Can Gilenya cause high blood pressure?
- In clinical studies, Gilenya (fingolimod) caused both high blood pressure (hypertension) and increases in blood pressure that were sustained with continued treatment.
- Tell your doctor before you start treatment if you have high blood pressure now or a history of high blood pressure from the past.
- Your doctor should monitor your blood pressure while you are taking Gilenya.
Hypertension (high blood pressure) was reported as a serious side effect in multiple sclerosis (MS) studies. High blood pressure occurred in 8% of people taking Gilenya 0.5 mg and in 4% of people on a placebo (a placebo is an inactive treatment, used for comparison).
Increases in blood pressure that persisted were first seen 1 month after starting with Gilenya 0.5 mg. Compared to placebo, people who took Gilenya had an average increase of:
- 3 mmHg in the systolic pressure (the top number of your blood pressure measurement)
- 2 mmHg in diastolic pressure (the bottom number of your blood pressure measurement)
Your blood pressure should be monitored while you are taking Gilenya. Ask your doctor what your goal blood pressure should be. A blood pressure below 120/80 is generally recommended. Call your doctor if your blood pressure is elevated.
Can Gilenya cause a slow heart rate?
Yes, Gilenya may cause a slow heart rate when you or your child first start treatment. A slow heart rate can occur after the first dose. A slow heart rate is also called bradycardia or bradyarrhythmia.
Symptoms of a slow heart rate can include:
- feeling like your heart is beating slowly or skipping beats
- chest pain
Tell your doctor about all of your medical conditions before you start taking Gilenya. Tell them if you have now or have had:
- high blood pressure
- an irregular or abnormal heartbeat (arrhythmia)
- a history of stroke or mini-stroke
- heart problems, including heart attack or angina
- a history of repeated fainting (syncope)
Also, tell your healthcare provider about all of the medicines you take, including prescription, over-the-counter (OTC), vitamins, herbals, or other dietary supplements.
Why do I need first-dose observation with Gilenya?
Because of the risk of a slow heart rate, you will have first-dose observation monitoring done by a healthcare professional during your first dose and for at least 6 hours afterwards. You will have a test called an electrocardiogram (ECG) before you take your first dose of Gilenya. An ECG checks the electrical activity of your heart.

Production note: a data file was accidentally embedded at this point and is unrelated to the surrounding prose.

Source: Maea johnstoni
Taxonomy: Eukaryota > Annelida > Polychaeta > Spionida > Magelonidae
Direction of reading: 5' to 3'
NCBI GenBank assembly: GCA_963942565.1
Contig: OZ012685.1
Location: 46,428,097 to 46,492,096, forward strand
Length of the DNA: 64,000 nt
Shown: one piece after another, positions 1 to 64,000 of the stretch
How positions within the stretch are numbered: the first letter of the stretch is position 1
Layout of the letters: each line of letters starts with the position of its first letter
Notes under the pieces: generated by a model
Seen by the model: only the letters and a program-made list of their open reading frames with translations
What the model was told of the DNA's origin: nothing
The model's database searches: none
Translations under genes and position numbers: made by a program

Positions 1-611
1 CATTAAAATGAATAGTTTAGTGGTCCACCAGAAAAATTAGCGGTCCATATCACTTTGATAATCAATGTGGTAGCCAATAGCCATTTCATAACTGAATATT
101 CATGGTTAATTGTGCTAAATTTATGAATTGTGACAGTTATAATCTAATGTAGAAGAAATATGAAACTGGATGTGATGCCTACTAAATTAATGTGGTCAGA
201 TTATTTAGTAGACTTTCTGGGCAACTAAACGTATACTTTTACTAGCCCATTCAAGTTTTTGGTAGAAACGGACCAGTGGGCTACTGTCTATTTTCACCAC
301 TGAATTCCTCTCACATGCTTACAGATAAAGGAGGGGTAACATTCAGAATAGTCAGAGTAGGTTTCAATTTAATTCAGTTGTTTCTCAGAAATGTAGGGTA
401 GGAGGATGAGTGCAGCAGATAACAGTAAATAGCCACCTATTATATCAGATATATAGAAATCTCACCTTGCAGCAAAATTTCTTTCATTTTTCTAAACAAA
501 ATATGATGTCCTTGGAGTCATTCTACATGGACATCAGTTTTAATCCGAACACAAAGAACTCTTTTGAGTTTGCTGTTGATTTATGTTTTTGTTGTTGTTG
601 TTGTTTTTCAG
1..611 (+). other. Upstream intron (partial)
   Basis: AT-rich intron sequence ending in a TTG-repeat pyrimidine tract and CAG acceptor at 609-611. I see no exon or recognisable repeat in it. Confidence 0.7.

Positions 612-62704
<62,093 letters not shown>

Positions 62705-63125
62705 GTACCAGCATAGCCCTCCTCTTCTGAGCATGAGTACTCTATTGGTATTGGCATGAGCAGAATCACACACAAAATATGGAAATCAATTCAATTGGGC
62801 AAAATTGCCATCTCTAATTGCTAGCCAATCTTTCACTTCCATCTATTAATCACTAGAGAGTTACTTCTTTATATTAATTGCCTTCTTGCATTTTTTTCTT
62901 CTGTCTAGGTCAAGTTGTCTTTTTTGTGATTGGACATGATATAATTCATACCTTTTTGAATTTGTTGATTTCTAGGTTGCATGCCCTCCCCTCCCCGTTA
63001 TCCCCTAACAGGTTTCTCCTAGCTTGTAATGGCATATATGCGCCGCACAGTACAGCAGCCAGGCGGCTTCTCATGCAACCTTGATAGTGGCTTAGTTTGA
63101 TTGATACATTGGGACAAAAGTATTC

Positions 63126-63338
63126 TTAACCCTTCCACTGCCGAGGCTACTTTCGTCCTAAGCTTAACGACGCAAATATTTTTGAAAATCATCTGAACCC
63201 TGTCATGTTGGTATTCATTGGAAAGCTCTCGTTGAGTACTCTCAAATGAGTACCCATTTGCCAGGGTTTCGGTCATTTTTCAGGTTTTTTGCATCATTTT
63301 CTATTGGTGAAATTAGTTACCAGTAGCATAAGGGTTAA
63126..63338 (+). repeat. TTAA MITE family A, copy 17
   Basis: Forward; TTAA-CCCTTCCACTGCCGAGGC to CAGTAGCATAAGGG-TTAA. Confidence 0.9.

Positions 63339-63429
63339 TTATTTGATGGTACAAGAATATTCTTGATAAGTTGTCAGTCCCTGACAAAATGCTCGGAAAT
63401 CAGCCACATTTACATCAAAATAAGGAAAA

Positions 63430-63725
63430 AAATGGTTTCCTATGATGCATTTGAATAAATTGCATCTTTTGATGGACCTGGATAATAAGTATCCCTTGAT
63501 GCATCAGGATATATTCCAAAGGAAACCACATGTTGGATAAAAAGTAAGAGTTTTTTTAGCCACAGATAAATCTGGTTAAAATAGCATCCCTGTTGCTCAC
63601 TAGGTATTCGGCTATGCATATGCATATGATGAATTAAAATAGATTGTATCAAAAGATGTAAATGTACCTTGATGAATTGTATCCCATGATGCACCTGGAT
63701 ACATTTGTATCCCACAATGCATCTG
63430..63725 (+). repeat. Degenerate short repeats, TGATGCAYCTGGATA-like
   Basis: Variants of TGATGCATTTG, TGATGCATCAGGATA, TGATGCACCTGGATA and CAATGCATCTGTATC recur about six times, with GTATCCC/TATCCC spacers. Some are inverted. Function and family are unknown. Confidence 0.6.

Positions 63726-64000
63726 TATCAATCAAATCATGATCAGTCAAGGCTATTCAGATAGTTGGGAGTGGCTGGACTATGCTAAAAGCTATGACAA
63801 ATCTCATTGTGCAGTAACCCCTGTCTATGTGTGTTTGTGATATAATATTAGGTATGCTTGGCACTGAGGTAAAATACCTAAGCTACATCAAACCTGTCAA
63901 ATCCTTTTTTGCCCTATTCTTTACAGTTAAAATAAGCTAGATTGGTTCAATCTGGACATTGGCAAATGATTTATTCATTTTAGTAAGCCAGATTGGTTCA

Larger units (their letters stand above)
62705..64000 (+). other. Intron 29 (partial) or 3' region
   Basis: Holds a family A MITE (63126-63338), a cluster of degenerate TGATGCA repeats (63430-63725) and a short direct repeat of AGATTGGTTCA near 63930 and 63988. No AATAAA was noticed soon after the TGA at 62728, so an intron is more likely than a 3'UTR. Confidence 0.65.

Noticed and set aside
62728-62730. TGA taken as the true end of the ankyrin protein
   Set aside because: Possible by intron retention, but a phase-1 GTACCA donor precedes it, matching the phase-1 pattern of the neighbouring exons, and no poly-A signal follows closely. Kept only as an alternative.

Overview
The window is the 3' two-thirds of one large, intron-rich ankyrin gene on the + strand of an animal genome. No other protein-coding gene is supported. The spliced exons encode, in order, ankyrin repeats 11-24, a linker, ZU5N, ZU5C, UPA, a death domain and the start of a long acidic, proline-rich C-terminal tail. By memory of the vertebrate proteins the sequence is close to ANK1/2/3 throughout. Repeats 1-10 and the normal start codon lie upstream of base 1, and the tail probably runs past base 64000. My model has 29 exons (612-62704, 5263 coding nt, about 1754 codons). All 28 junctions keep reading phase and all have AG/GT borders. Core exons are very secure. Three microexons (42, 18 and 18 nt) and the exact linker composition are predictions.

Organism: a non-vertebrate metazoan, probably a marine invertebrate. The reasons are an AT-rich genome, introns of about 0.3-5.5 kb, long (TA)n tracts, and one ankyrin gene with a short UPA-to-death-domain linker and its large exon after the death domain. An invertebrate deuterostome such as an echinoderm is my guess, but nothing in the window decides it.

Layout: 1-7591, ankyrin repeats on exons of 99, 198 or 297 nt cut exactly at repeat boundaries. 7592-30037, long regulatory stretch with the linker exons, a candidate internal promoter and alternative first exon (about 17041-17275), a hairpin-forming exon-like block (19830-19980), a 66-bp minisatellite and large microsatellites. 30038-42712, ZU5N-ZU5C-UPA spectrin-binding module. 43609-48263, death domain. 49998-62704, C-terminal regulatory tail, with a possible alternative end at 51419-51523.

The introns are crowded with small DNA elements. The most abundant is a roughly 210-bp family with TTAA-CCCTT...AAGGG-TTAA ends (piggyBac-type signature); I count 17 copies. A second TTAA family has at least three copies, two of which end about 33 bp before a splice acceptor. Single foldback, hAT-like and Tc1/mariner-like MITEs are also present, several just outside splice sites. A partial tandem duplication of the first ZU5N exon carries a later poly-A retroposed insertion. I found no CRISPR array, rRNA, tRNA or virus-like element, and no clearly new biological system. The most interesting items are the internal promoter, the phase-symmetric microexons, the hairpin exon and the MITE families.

Your pulse and blood pressure should be checked every hour after you take your first dose of Gilenya. At the end of the 6 hours, you will have another ECG. If your heart rate is still too slow or the ECG shows problems, your doctor will continue to observe you.
Related: What is an ECG?
Children should also be observed by a healthcare professional for at least 6 hours after taking their first dose of 0.5 mg of Gilenya (when switching from the lower 0.25 mg dose), and pulse and blood pressure should be checked every hour.
You may need to stay in a medical facility overnight to be observed and for at least 6 hours after your second dose. Ask your doctor for further information about your first-dose observation period.
If you have any of the symptoms of slow heart rate (dizziness, tiredness, feeling like your heart is beating slowly or skipping beats, chest pain), they will usually happen during the first 6 hours after your first dose. However, symptoms can happen up to 24 hours after your first dose. Call your doctor right away if you have any of these symptoms.
Where is first-dose observation for Gilenya done?
Your first-dose observation can be done at the doctor’s office, at another medical facility, or in your own home. Talk to your doctor about which place may be best for you. You can still read, watch TV, or work while this time passes.
If you have the first-dose observation done at home, a medical team will come to your house. First-dose observations are also needed if you stop treatment for longer than 14 days, have a dose increase, or if you stop treatment within the first month of treatment. Call your doctor right away if you miss a dose of Gilenya.
Who should not take Gilenya?
You should not take Gilenya if you:
- have had a heart attack, unstable angina (chest pain while resting), stroke or mini-stroke (also called a transient ischemic attack or TIA) or certain types of heart failure in the last 6 months.
- have certain types of irregular or abnormal heartbeat (arrhythmia), including a prolonged QT
- have a heart block or sick sinus syndrome (unless you have a pacemaker)
- take medicines that affect your heart rhythm
- are allergic to the active ingredient fingolimod or any of the other ingredients in Gilenya. Symptoms of an allergic reaction may include a rash, itching, hives, or swelling of the lips, mouth, tongue or face.
You should avoid becoming pregnant while taking Gilenya or in the two months after you stop taking it because of the risk of harm to the baby.
You should read the Medication Guide that comes with each Gilenya prescription and refill because the guide is updated as new information becomes available.
This is not all the information you need to know about Gilenya (fingolimod) for safe and effective use and does not take the place of your doctor’s directions. Review the full Gilenya information and discuss this information and any questions you have with your doctor or other health care provider.
- Gilenya (fingolimod) prescribing information. Revised 12/2019. Novartis. East Hanover, New Jersey. Accessed May 28, 2022 at https://www.novartis.us/sites/www.novartis.us/files/gilenya.pdf
- Gilenya.com. FAQs. Novartis. Accessed May 28, 2022 at https://www.gilenya.com/multiple-sclerosis/faqs
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